DAD's usefulness is sharply curtailed on a given link if it is not
implemented for all nodes on the link.  DAD requires support for
both the ICMPv6 Neighbor Solicitation and Advertisement messages, but
does not require support for either of the link-layer address options.
If DAD is enabled and IPv6 ND Address Resolution is not enabled, any
received link-layer address options MAY be ignored.

DAD does, however, introduce some traffic overhead and a delay in
interface initialization.  For links that do not implement IPv6 ND
Address Resolution, DAD also introduces additional ICMPv6 messages.
So the benefits may not justify the costs in some cases.  Therefore, a
link-type specification SHOULD specify whether DAD is or is not
REQUIRED for a specific link-type.  If the link-type specification
indicates that use of DAD is optional for a given link-type, it SHOULD
specify what mechanism will be used to determine whether or not DAD is
in use on a given link at a given time (e.g. automatic mechanism, manual
configuration, etc.).

Because DAD may introduce too much overhead in specific situations,
implementations MAY allow DAD to be disabled on a per-node or
per-interface basis via stateful or manual configuration (within the
restrictions imposed by the link-type specifications). Implementations
which support DAD SHOULD default to using DAD for all new interface
tokens on all interfaces for which it has not be explicitly disabled.

DAD does not depend upon any other ND mechanisms and can be implemented
without support for any of the ND conceptual datastructures.  Compliant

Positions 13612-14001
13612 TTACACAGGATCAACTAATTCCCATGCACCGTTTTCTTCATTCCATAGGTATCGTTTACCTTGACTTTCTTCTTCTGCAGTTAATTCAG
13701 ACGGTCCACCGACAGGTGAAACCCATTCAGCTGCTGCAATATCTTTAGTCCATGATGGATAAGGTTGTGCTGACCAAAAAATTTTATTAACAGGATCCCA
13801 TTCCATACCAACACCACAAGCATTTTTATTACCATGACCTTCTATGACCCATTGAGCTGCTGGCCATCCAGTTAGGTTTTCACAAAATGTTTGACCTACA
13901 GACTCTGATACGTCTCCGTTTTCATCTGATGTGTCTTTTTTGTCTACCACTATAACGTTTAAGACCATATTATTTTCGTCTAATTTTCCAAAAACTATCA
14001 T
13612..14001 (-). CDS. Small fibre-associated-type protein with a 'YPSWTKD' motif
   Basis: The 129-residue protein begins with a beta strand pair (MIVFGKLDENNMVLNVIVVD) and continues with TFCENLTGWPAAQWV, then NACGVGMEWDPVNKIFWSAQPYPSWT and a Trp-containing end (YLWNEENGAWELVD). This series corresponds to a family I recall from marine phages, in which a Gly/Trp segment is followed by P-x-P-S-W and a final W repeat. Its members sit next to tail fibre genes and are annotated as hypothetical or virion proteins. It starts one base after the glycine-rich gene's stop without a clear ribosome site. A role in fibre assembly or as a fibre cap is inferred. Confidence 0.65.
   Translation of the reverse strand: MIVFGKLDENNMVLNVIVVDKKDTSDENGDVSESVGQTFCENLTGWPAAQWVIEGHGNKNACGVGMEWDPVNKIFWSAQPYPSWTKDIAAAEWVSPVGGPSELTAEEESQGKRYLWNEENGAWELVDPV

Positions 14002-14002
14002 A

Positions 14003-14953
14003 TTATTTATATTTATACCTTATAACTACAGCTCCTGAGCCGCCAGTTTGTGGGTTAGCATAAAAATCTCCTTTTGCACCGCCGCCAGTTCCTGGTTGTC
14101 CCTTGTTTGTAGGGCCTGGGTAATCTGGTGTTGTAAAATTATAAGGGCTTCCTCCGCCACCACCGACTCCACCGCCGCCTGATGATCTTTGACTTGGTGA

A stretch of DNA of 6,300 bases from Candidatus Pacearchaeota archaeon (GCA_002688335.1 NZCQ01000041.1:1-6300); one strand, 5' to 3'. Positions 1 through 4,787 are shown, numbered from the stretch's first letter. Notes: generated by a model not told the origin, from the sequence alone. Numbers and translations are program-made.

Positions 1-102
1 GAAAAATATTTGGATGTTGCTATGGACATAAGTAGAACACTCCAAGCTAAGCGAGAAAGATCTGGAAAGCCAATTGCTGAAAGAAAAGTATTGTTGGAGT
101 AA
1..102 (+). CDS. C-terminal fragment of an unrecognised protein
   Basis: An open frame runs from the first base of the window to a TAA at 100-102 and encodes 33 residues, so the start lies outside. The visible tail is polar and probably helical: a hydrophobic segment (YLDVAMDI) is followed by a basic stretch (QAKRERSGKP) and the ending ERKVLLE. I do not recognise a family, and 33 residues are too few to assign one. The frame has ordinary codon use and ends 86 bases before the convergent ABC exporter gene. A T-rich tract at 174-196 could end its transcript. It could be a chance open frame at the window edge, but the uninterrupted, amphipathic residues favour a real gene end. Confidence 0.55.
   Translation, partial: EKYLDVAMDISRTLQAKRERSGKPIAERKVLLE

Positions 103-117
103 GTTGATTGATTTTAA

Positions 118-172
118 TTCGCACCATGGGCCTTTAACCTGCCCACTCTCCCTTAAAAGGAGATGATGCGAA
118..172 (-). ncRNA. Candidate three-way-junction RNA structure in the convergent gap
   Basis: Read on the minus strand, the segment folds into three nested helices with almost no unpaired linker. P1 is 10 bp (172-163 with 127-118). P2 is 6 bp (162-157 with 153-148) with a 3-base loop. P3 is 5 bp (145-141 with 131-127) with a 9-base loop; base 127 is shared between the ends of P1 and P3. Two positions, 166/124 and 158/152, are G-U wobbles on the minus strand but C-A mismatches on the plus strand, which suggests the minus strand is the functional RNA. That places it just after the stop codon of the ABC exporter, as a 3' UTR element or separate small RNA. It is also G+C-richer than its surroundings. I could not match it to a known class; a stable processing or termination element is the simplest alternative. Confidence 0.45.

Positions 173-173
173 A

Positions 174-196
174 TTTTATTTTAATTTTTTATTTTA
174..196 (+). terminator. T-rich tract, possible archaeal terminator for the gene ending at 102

IPv6 implementations MUST support the use of DAD on all link-types
for which it is not explicitly disabled by the link-type specification.

6.  Router Discovery

Router Discovery allows IPv6 hosts to dynamically discover routers
which can be used to forward packets off-link.  This is accomplished
through the use of ICMPv6 Router Solicitations and Router
Advertisements.  In general hosts send Router Solicitations and
process received Advertisements while routers send Router
Advertisements periodically or in response to Solicitations.  Hosts
which support Router Discovery store the information received in
Router Advertisements in a Default Router List.  Routers which support
Router Discovery MAY or MAY NOT store information based upon received
Router Advertisements, but the use of that information lies outside the
scope of the Neighbor Discovery protocol.

Router Discovery is a complex process which can be extremely valuable
when hosts are configured on complex or changing networks, but it may
be unnecessary for some link-types (e.g. Point-to-point links where
all traffic is sent through the remote end-point).  There are also
security issues with Router Discovery that may make it undesireable in
some environments.  Therefore, Router Discovery MAY be explicitly
enabled or disabled for a particular link-type in the link-type
specification.  Implementations SHOULD also allow Router Discovery to be
disabled on a per-interface basis (via stateful or manual
configuration).

Nodes MUST silently discard Router Solicitations and Advertisements
received on interfaces which do not have Router Discovery enabled,
unless those messages are of interest to other enabled ND mechanisms.

The term Router Disocovery refers only to the process of receiving
Router Advertisements and adding and deleting advertised routers
to/from the Default Router List.  Processing the additional
configuration information obtained in Router Advertisments,
configuring addresses based upon that information and maintaining
reachability information for routers are covered by Prefix/Parameter